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Deposit & Inventory for Tenants & Landlords

By: Tracy Wilkinson - Updated: 4 Oct 2012 | comments*Discuss
Renting A Property Rental Property

When you are looking at a rental property, ask yourself - can you see it as home? Most people will have a 'feeling' when they walk into a property, either good or bad, but it is important to balance out this 'gut instinct' with a good, solid appraisal of the property and the environment you will be moving into.

You need to take into account the local area, what kind of amenities there are - and how close they are, and most importantly, the condition of the property and whether it suits your needs.

First of all, take a long look at the outside of the property and ask yourself the following:

  • Is the property secure - are the external doors sturdy enough and is there a good locking system? Is there a burglar alarm?
  • Has the property ever been burgled? If so, have the locks been changed since?
  • Is the property outside in good condition? Are there any damp patches, traces of vandalism, misplaced bricks or anything that might signal a problem?
  • Is there a garden, front, back or both? Are you expected to maintain the garden?
  • What is the overall area like? Is everything you need within close reach? Are there any gangs hanging around the street corners, are any of the cars parked nearby damaged? Is there a bus shelter? These are notorious meeting places for gangs and are often the focus of vandals’ attention.
  • Ask about the neighbours - have there been any complaints about them? Are there young/teenage children or animals in the properties adjacent to yours or in neighbouring flats?

If possible do go back to the property and check in the evening as well as the daytime, as most people will be at work or school during the day and you may get a much clearer idea of any problems you may face if you take up the lease.

Inside of the Property

Once inside the property, check the following:

  • Is it in good condition? Check for signs of damp, peeling wallpaper, flaky paint or infestations of ants/flies or anything similar
  • Is there central heating in the property? If so, check all the radiators are working. Is there double glazing? If not, your heating bills may be higher than you'd expect.
  • Look inside cupboards and behind curtains - is there any exposed or loose wire, faulty plug sockets or lights that don't work?
  • Check the storage space - is the property big enough for you and your belongings? Are the rooms of a reasonable size? If unfurnished, imagine the rooms furnished - they look far bigger when they are empty!
  • Are fittings and furnishings - carpet/curtains included? If there aren't any will they be in place before you move in or will you be expected to provide your own?
  • Check the bathroom (s) next - flush the toilet, turn all the taps on and off and check for leaks or pressure. Check the bath for leaking areas and check that the shower works.

Moving In - Deposit

If you decide to move in, before you do so you will need to pay a security deposit. This is held by the landlord to pay for any damage you cause to the property or its furnishings and fittings that needs to be repaired or replaced when you leave. This is why it is so important that there should be an inventory made and signed by both parties when you move in, and checked and signed again when you leave. Inventory checking can be extensive in the case of fully furnished properties, but it really is imperative. If you don't do so, it's their word against yours, and usually the law sides with the landlord unless you can prove otherwise.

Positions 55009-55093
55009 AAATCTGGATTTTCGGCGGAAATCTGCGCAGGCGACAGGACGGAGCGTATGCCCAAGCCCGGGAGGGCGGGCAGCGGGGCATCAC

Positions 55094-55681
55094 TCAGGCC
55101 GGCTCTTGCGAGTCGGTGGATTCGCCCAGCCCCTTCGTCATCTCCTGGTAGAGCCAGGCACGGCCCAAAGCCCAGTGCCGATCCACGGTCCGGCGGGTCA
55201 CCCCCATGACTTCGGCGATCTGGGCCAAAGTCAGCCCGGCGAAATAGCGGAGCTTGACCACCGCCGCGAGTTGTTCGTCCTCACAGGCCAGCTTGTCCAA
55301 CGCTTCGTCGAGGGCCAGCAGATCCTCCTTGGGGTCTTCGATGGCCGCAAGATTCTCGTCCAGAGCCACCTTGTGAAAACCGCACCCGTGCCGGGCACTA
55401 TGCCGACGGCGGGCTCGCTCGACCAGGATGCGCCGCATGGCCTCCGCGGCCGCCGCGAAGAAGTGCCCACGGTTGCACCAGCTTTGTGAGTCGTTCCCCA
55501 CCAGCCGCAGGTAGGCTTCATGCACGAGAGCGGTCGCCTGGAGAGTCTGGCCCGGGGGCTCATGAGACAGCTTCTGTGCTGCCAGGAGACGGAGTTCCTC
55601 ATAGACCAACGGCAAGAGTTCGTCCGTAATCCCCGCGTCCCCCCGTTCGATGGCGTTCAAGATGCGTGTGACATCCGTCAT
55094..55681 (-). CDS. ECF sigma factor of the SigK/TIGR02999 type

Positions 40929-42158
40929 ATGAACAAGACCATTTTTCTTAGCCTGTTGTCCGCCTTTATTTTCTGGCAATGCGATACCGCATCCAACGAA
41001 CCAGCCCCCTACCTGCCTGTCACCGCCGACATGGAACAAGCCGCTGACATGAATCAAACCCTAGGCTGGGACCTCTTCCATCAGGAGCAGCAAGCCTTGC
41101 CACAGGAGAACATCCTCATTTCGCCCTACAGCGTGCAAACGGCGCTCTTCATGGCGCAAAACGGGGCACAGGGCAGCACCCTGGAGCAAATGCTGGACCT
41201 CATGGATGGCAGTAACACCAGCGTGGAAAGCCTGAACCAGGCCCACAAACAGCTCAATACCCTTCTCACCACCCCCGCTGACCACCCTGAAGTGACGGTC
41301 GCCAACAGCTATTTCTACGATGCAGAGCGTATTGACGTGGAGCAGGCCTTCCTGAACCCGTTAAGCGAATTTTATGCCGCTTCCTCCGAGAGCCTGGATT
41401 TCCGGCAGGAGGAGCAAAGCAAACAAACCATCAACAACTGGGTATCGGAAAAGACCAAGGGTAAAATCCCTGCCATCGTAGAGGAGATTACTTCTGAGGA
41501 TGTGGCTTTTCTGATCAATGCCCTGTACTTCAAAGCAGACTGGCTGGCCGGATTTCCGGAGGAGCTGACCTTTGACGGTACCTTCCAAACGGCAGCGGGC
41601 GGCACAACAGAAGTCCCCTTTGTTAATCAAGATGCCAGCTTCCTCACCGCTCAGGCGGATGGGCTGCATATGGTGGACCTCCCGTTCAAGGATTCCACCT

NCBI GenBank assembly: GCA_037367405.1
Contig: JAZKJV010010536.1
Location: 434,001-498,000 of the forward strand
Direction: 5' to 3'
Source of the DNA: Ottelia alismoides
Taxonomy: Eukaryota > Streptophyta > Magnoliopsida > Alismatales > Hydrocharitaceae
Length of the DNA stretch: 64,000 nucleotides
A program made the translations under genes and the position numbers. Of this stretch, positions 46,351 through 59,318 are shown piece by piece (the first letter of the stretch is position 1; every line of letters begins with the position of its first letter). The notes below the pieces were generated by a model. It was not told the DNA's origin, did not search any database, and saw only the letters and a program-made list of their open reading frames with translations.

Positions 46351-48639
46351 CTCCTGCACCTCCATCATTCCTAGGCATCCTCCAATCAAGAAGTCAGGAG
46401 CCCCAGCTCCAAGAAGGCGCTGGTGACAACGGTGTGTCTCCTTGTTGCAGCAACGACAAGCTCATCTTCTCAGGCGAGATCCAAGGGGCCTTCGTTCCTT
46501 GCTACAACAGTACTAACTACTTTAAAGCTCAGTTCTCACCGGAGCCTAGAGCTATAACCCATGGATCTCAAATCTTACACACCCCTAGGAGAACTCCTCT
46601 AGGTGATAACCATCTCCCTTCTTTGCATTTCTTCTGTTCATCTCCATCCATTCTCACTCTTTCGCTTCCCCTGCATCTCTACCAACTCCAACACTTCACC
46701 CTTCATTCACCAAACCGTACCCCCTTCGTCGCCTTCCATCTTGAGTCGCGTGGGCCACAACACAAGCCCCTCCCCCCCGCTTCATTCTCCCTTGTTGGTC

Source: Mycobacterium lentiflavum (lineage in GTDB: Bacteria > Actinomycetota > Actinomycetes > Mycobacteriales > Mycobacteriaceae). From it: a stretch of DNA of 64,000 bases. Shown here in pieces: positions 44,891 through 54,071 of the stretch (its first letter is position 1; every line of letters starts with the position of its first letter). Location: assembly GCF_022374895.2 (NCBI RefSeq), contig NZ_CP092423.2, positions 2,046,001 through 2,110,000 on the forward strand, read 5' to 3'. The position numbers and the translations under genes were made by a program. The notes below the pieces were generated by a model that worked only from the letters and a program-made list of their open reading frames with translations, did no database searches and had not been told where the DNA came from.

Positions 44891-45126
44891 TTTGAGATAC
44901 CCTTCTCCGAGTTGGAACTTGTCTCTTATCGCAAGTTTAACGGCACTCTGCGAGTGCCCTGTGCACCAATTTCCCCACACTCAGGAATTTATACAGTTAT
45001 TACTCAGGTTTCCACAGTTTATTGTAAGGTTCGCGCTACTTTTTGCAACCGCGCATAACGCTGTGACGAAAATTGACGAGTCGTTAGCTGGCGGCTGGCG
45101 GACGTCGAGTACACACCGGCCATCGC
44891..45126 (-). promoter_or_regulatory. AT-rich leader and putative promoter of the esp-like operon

The inventory should include carpets, curtains, furniture, furnishings, kitchen equipment – absolutely everything that can be moved or is considered a feature of the property. The inventory should be drawn up by the landlord or letting agent previous to you moving in and you should just be able to sign it when you are happy with what is on it.

Take your time and check every single thing on the list, adding anything that you think that should be noted that is missing. Also if you see something such as a stain on the carpet or broken pane of glass, make sure you note it down on the inventory as you may well find that the landlord will assume (or claim) that you caused the damage and keep your deposit in lieu of repairs when your lease is up.


When you are renting a property and the lease has come to an end it is imperative that you or your representative go over your inventory with the tenant before they hand back the keys. If you do not do this, then it cannot be proven that any damage to the property was caused before they handed back the keys and any claim you make on their holding deposit will not stand up should you be taken to court.

You should arrange a meeting between you (or your representative) and the tenant on the day they are due to move out, and go over the inventory listing together. Any issues can then be discussed and ironed out on the day. Make sure you ask the tenant to sign for any deposit waiver agreed in respect of damage to the property or damaged/missing items from the inventory.

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